Suddenly, hydrogen fuel-cell cars are back in the news. Headlines have proclaimed a coming battle between plug-in electric cars and the new shining hope, hydrogen-powered vehicles.
Three automakers–Honda, Hyundai, and Toyota–will offer fuel-cell cars to consumers by the end of 2015, albeit in small numbers and limited areas. Today, the only such car is the Honda FCX Clarity, and Honda has leased only 40 of them since 2008, solely in Southern California.
Most automakers are pursuing both hydrogen and plug-in electric cars, to a greater or lesser extent, but clearly a few have chosen sides.
BMW, General Motors, Nissan, and Tesla believe most strongly in battery-electric cars powered off the grid, though the first two are hedging their bets to some extent with a variety of range extenders and gasoline-engine assistance.
Honda and Toyota, on the other hand, clearly still believe in hydrogen as the primary zero-emission fuel of the future. Each has said repeatedly that battery-electric cars are suitable only for the smallest vehicles, used over short distances only in crowded urban environments.
Somewhere in the middle are two of the members of the Daimler-Ford-Nissan-Renault fuel-cell partnership.
Numbers nowhere near the same
But by the time the keys to the first hydrogen Hyundai are handed over sometime next spring, there are likely to be about 200,000 plug-in electric cars on U.S. roads–and perhaps double that number globally. Meanwhile, Hyundai plans about 500 Tucson Fuel Cells a year, and Toyota has said that it envisions a market for “thousands” of its own hydrogen vehicles by 2020.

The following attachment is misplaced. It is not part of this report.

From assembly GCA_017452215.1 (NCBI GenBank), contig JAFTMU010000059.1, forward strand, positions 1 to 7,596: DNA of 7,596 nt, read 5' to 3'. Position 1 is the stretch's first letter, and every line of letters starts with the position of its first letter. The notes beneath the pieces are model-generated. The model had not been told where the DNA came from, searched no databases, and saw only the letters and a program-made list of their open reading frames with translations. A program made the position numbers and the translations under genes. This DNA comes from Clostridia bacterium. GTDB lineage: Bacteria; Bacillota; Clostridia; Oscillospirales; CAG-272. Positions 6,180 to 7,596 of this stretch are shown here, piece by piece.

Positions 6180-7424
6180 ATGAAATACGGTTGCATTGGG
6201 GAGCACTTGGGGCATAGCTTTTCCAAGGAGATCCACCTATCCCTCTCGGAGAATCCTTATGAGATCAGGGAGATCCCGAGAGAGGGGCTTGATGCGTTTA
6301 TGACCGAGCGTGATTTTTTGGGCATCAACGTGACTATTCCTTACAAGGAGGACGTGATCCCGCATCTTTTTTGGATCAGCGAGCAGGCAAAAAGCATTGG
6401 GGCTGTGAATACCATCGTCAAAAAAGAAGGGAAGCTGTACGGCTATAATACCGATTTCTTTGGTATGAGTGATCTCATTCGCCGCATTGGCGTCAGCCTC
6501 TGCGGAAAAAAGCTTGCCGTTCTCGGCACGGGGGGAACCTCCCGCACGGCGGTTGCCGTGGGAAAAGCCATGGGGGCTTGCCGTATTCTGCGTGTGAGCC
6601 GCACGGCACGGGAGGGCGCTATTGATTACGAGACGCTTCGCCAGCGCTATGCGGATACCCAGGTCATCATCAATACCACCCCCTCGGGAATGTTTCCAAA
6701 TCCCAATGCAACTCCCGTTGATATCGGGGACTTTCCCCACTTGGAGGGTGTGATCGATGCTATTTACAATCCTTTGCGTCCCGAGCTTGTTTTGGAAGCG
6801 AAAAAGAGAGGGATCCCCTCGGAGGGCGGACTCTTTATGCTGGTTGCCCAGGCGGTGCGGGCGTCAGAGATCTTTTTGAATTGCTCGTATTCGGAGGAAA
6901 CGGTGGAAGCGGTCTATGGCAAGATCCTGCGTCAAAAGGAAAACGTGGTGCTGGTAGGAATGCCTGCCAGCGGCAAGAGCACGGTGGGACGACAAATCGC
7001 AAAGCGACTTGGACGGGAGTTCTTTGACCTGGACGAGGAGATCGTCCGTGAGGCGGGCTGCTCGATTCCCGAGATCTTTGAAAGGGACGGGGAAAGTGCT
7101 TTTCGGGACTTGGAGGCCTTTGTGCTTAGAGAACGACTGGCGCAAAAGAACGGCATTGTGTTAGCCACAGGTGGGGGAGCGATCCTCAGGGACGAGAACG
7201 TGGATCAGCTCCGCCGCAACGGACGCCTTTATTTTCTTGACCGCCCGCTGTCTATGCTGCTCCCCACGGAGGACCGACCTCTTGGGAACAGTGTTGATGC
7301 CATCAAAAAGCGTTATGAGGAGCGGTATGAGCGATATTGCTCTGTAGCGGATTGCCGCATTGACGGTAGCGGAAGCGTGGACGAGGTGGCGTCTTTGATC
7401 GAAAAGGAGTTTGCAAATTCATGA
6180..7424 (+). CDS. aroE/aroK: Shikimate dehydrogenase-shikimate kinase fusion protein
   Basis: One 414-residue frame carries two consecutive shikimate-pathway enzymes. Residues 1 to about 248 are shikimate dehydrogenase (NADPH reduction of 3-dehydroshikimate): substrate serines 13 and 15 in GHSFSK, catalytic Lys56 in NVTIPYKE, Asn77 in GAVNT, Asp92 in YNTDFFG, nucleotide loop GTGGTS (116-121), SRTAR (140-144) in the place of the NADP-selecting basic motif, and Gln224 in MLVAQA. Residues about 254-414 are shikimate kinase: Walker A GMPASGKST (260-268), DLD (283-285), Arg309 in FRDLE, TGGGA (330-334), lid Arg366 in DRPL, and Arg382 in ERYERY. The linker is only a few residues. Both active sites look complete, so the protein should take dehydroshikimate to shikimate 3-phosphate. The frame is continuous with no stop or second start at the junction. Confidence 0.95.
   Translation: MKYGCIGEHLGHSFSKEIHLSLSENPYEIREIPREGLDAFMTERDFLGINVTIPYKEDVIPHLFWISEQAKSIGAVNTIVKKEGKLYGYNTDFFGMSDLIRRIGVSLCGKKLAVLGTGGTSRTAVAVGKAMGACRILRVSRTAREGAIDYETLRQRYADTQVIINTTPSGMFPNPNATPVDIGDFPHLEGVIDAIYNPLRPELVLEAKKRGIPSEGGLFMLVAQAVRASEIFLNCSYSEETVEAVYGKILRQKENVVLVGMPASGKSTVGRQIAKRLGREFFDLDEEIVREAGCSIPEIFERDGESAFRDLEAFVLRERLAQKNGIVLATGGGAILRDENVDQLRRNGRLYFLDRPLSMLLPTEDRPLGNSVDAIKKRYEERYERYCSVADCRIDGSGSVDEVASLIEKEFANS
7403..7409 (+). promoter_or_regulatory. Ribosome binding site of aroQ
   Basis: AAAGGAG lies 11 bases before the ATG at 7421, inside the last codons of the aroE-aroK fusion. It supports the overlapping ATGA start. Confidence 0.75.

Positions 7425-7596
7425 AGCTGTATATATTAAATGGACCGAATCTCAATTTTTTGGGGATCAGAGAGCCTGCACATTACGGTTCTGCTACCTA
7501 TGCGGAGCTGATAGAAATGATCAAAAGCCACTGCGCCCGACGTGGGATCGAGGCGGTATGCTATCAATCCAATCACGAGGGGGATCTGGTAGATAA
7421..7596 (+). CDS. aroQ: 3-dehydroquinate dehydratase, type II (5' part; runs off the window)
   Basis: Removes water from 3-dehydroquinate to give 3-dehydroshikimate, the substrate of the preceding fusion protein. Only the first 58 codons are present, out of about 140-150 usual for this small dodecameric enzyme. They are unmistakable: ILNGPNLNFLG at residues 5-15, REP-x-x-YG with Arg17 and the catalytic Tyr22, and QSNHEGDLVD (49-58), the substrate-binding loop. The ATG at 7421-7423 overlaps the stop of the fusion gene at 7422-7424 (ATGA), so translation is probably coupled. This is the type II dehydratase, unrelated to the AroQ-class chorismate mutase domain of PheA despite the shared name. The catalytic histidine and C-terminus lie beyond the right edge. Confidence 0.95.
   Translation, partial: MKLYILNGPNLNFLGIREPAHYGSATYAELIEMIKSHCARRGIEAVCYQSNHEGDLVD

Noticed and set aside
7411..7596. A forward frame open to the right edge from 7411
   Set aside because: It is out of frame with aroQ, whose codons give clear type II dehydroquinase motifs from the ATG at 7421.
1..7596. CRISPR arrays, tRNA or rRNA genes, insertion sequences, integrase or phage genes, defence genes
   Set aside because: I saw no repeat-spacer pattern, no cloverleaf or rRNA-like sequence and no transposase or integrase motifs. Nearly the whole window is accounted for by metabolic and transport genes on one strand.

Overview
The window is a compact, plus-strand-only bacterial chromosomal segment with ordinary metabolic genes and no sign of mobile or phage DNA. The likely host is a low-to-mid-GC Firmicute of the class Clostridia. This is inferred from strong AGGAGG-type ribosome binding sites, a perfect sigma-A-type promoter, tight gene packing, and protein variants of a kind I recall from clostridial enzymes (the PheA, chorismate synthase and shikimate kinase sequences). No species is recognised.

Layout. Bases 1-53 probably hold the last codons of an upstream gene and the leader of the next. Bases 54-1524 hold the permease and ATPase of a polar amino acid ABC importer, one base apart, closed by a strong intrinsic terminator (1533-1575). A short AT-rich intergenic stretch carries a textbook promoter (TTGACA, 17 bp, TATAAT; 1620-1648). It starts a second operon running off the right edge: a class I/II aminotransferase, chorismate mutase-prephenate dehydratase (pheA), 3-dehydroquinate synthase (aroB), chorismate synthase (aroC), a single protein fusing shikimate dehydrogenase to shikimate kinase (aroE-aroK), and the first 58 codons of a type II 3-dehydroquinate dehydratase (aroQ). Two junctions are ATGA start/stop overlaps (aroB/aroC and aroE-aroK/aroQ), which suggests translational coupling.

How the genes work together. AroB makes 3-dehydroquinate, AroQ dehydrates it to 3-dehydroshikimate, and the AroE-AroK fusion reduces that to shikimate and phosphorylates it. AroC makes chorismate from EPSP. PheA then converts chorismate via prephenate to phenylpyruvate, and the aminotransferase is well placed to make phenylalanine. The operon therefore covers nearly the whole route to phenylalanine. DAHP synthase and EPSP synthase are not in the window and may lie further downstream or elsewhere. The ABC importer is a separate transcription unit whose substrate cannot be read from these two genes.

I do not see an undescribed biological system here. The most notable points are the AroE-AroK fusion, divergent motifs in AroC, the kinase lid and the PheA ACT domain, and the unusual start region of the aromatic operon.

By 2020, it’s possible that 1 million plug-in cars a year will be coming off the world’s assembly lines, or two orders of magnitude more.
It’s the infrastructure, stupid
Then there’s the 800-pound gorilla in the room: infrastructure.
During our Tucson Fuel Cell drive last Saturday, we asked two top Hyundai executives this question: “What’s the long-term business model for providing hydrogen as a fuel once state support winds down, and who will be those providers?”
Both John Krafcik, president and CEO of Hyundai Motors America, and Gil Castillo, Hyundai’s senior group manager for alternative and advanced vehicle strategy, said, in essence, “That’s a very good question.”
Hydrogen is hardly alone in having infrastructure challenges. It remains very unclear if public electric-car charging has a business model, especially for the 240-Volt Level 2 charging that takes 3 to 6 hours to recharge most plug-in cars fully.
But electricity is all over the U.S., and it’s far cheaper to wire that last 50 feet than it is spend $1 million-plus to construct a hydrogen fueling station. And that’s assuming a municipality has a zoning code under which hydrogen stations are covered; many don’t, meaning zoning has to be altered before a station can be permitted.
The natural-gas advantage
Further, unlike natural gas–which now reaches about half of all U.S. homes–there’s no existing hydrogen supply base beyond limited industrial use.
There’s an outside possibility that home refueling of natural-gas vehicles could become practical if large appliance makers–think GE or Westinghouse or Amana–can produce and sell a natural-gas fueling compressor in volume for $1,000 or less.